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Mullaghmore Mountain Mullach Mór A name in Irish
(Ir. Mullach Mór [PNNI], 'big summit') Derry County, in Arderin List, Olivine basalt lava Bedrock

Height: 550m OS 1:50k Mapsheet: 8 Grid Reference: C73858 00826
Place visited by 77 members. Recently by: sandilandsn, windy, melohara, LorraineG60, scottwalker, LorraineG, eejaymm, whoRya, Cobhclimber, Claybird007, trostanite, MichaelG55, ckilm, bazmcmullan, Ulsterpooka
I have visited this place: NO (You need to be a logged-in member to change this.)

Longitude: -6.850964, Latitude: 54.849737 , Easting: 273858, Northing: 400826 Prominence: 235m,  Isolation: 1.4km
ITM: 673791 900814,   GPS IDs, 6 char: Mlghmr, 10 char: Mulaghmore
Bedrock type: Olivine basalt lava, (Upper Basalt Formation)

Mullaghmore is the 418th highest place in Ireland.

Trackback: http://mountainviews.ie/summit/359/?PHPSESSID=u973k689d8gqvbvm5gsq0mrpt7
COMMENTS for Mullaghmore << Prev page 1 2
MountainViews.ie Picture about mountain Mullaghmore in area Sperrin Mountains, Ireland
Picture: Summit photo
 
Blustery on a cold March afternoon.
by dino  28 Mar 2014
Nice and easy walk across from Bohilbreaga via Craig-na-shoke and along the edge of the ridge. It was pretty windy here today making it interesting to take a summit photo. The nearby mast and buildings are a bit of an eyesore but necessary in today's modern age. However, the extensive digging of the area around the summit is more destructive and ugly in my opinion. This was my second summit today on a 20km circuit which I've uploaded as a route. Trackback: http://mountainviews.ie/summit/359/comment/15947/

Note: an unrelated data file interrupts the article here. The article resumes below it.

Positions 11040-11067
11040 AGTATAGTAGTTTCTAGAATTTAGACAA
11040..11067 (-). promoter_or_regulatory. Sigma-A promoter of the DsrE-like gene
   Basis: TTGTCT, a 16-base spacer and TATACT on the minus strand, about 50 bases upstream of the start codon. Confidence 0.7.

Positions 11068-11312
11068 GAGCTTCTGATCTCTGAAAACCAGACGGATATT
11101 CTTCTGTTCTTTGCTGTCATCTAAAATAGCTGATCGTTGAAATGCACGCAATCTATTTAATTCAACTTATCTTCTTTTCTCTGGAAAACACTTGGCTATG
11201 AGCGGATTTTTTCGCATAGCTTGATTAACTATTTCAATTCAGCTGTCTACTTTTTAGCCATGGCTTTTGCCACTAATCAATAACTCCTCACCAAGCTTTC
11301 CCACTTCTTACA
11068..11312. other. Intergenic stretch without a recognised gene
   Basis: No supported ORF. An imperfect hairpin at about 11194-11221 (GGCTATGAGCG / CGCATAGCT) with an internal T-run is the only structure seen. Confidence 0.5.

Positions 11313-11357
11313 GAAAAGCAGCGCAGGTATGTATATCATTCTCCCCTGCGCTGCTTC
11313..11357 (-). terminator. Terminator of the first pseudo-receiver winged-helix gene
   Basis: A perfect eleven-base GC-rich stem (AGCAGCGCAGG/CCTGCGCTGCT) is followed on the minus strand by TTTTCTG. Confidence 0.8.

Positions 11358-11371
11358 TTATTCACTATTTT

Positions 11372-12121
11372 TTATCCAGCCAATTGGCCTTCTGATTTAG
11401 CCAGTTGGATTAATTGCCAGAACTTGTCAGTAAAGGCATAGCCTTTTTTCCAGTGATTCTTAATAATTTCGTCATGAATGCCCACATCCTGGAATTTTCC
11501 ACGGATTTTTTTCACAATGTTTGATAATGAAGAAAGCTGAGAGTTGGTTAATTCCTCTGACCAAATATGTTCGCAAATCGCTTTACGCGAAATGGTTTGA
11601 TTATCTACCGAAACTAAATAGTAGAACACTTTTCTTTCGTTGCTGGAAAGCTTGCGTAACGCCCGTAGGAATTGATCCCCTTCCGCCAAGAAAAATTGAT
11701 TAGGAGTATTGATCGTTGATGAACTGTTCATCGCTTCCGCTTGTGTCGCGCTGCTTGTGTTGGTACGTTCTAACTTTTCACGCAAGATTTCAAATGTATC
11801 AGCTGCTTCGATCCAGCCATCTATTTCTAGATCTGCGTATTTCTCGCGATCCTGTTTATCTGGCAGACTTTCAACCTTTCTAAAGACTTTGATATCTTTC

Your Score: Very useful <<  >>Average
 
MountainViews.ie Picture about mountain Mullaghmore in area Sperrin Mountains, Ireland
Picture: Coming up alongside Craig-na-Shoke
All Of Ulster At Your Feet
by Aidy  20 Oct 2015
Parked at the entrance of the Moydamlaght Forest, not far from Moneyneaney. There were signs here for the Sli Hiudai or Hudy's Way trail, named for a local character who apparently tried and failed to fly from the Craig-na-Shoke cliffs with home-made wings! It was a pleasant walk up through the forest, initially broadleaf in autumn splendour, then pine. I emerged into a felled area, and on top of a small rise, had great views of the summit and those magnificent cliffs. This would definitely be my recommended route, for the cliffs alone. There were a couple of small pens here, filled with partridge. Staying to the left of the cliffs, there was a short, steep climb on to the broad area leading up to the summit. The whole way, there were great views into the Sperrins, south east to Sleve Gallion, over Lough Neagh, and what I thought was Slemish. There was even the faint line of the Mournes on the horizon. Staying close to the southern edge of the high ground, I avoided most of the peat hags on the way to the summit. There, the new views allowed me to ignore the ugly masts, cut up ground and detrius. To the north, Benbradagh was prominent, with Binevenagh, Lough Foyle and Inishowen behind. I could also see Errigal and Muckish, meaning that from the Atlantic coast in Donegal, to the Mournes in Down - practically the whole width of Ulster, could be seen from this fairly modest summit. I took the mast road down to the bottom with a slight diversion to White Mountain, before rejoining the road and walking back to the car. A brilliant walk with the cliffs adding a rugged touch to the normally more rounded, gently rolling Sperrins. Trackback: http://mountainviews.ie/summit/359/comment/18363/
Your Score: Very useful <<  >>Average
 
COMMENTS for Mullaghmore << Prev page 1 2
(End of comment section for Mullaghmore.)

OSi logo OSNI/LPS logo
British summit data courtesy:
Database of British & Irish Hills
(Creative Commons Licence)
"ASTER+": Hillshade and Contours
Courtesy of Tiles GIScience Research Group @ Heidelberg University More detail here
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